As an Antenatal teacher, experienced Breastfeeding supporter (trainee Breastfeeding Counsellor) and Doula, I work with pregnant couples and help them understand the process of childbirth whilst still maintaining choices from pregnancy to childbirth to parenting. Once the hurdle of childbirth is behind couples, I support them in feeding their babies and help them navigate the early paths of parenting. All this is normally a face to face process, where I can read adults’ body language, help them understand their worries and concerns and adapt my teaching styles to suit the group or an individual’s needs.

Prospective parents are naturally anxious, they are experiencing their greatest life challenge, usually for the first time, it can be quite overwhelming at the best of times but now add Covid-19. As soon as the government included pregnant mothers in the vulnerable category, they were told to not only socially distance themselves, but to go into lockdown.

NCT: the country’s largest charity for parents; for whom I’ve been an antenatal teacher for 10 years took up the brave decision within 2 days of threatened lockdown to offer our gold standard 17 hour face to face antenatal education course via video conferencing. 800+ NCT Teachers needed to get on board and we had 48 hours to do so. All NHS maternity services have been drastically reduced and first time pregnant couples are anxious at the best of times. Thank goodness then for the brave new world of online teaching, video conferencing and terms I had never heard of a few weeks ago; like Zoom, screen sharing and breakout rooms. Here I am suddenly requiring to be well versed in Power Point presentations, screen sharing and all via the very corporate feel of video conferencing. I’m hardly a London calling New York type. More Bishopstone calling Fugglestone Red!

It’s completely incongruous in this very personal 1:1 counselling style work to support via online video conferencing. Yet as soon as lockdown kicked in, that’s exactly what I’ve had to do. My challenges are simple: no face to face facilitating, no body language reading, no chance to help a dad cope with the childbirth advocating, no opportunities to sit on a sofa next to mum and help her position and attachment when feeding her newborn, no easy way I can help couples transition to parenting. That very necessary support network of parents needing the close connections of similar parents feels severed. But NCT teachers are some of the most adaptable people I know and we’ve risen to the challenge.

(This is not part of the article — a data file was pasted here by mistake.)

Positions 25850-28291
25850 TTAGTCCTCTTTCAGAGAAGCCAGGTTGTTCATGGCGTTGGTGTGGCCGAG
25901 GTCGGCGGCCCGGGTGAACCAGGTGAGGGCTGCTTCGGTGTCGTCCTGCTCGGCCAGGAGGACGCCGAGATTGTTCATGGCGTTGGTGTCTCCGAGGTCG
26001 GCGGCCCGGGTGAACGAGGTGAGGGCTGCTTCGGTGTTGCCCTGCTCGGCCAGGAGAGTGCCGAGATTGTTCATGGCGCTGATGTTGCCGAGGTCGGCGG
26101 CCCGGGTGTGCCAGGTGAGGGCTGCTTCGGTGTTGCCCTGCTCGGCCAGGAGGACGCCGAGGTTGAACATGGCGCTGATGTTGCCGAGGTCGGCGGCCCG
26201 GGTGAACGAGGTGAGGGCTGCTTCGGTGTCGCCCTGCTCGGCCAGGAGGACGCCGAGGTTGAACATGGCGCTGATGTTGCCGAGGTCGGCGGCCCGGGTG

Weekly updates by RCOG and RCM for childbirth are limiting mothers to 1 birth partner when it is guaranteed that her labour is underway. Partners are expected to sit in hospital carparks waiting for the mothers to call and tell them to enter labour ward bringing everything that they need in 1 journey. At the time of labour and birth, medical staff are now heavily gowned, masked and wearing extreme levels of PPE. The most natural thing a human can do has suddenly changed and become even more challenging.

This is not the joyous meeting of the 1st grandchild, not the excitement of welcoming a new family member, not the supportive wrap around care so vitally needed to those sleep deprived, birth recovering, overwhelmed parents that so many of us experienced. Maternity Leave does not now look like baby classes, meeting up with new parent friends, devouring cake and coffee in the cafes of Salisbury whilst moaning and laughing about the extraordinary sleep deprived changes in their seemingly once uncomplicated lives.

To date I have now run 2 nearly 3 courses of my standard antenatal courses, run daily breastfeeding groups for the mothers of Salisbury with much needed face to face help and adult connection when midwives are now doing their home visits via phone calls, and I’m on call as a birth doula for a local couple who are having a homebirth. I’m expecting to be on an iPhone resting on the couple’s windowsill watching and helping Dad via FaceTime. We’ve had several midwife appointments like this and whilst it clearly isn’t ideal, it’s going to be ok. I know the couple and the midwives well and we’re doing the best we can in extraordinary times.

When all this is over, I shall relish my normal face to face teaching, supporting couples, breastfeeding counselling, doula-ing, but, sadly now is not the time for me to read more books, learn how to make bread or learn a new language. I’ve never been busier or on a steeper learning curve!

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Doula

A Doula (pronouned DOO-luh) offers emotional, practical and signposting support to someone before, during and after childbirth.

I believe in “parenting the parents” – enabling new parents to have the most rewarding & empowered time that they can during pregnancy, birth and the early days as they step into parenthood. Research shows that if a parent is respected, listened to and heard, they are more likely to view their birth and the early days of parenting as a positive experience.

This can have a lasting impact on how the family copes with the changes of parenthood and the mental well being of each family member.